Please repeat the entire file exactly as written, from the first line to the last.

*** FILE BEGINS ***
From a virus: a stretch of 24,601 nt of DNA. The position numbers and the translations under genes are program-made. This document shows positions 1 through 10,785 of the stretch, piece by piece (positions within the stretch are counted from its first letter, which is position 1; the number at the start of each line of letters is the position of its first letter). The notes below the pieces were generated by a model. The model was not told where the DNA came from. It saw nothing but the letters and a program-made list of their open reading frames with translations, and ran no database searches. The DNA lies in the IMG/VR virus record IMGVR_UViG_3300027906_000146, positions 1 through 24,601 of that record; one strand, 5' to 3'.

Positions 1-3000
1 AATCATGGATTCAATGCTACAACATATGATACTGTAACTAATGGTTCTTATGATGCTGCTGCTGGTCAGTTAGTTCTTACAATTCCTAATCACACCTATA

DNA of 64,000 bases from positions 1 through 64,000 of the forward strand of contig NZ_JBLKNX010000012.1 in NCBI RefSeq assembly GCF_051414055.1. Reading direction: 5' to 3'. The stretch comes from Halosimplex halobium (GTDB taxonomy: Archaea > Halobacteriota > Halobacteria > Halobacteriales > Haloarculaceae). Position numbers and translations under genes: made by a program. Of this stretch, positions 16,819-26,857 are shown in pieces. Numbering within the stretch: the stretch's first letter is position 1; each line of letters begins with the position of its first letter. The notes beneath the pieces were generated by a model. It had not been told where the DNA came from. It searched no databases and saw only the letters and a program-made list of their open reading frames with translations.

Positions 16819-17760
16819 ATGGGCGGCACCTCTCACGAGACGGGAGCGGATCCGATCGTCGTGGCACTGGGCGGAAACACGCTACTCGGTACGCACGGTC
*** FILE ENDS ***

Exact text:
From a virus: a stretch of 24,601 nt of DNA. The position numbers and the translations under genes are program-made. This document shows positions 1 through 10,785 of the stretch, piece by piece (positions within the stretch are counted from its first letter, which is position 1; the number at the start of each line of letters is the position of its first letter). The notes below the pieces were generated by a model. The model was not told where the DNA came from. It saw nothing but the letters and a program-made list of their open reading frames with translations, and ran no database searches. The DNA lies in the IMG/VR virus record IMGVR_UViG_3300027906_000146, positions 1 through 24,601 of that record; one strand, 5' to 3'.

Positions 1-3000
1 AATCATGGATTCAATGCTACAACATATGATACTGTAACTAATGGTTCTTATGATGCTGCTGCTGGTCAGTTAGTTCTTACAATTCCTAATCACACCTATA

DNA of 64,000 bases from positions 1 through 64,000 of the forward strand of contig NZ_JBLKNX010000012.1 in NCBI RefSeq assembly GCF_051414055.1. Reading direction: 5' to 3'. The stretch comes from Halosimplex halobium (GTDB taxonomy: Archaea > Halobacteriota > Halobacteria > Halobacteriales > Haloarculaceae). Position numbers and translations under genes: made by a program. Of this stretch, positions 16,819-26,857 are shown in pieces. Numbering within the stretch: the stretch's first letter is position 1; each line of letters begins with the position of its first letter. The notes beneath the pieces were generated by a model. It had not been told where the DNA came from. It searched no databases and saw only the letters and a program-made list of their open reading frames with translations.

Positions 16819-17760
16819 ATGGGCGGCACCTCTCACGAGACGGGAGCGGATCCGATCGTCGTGGCACTGGGCGGAAACACGCTACTCGGTACGCACGGTC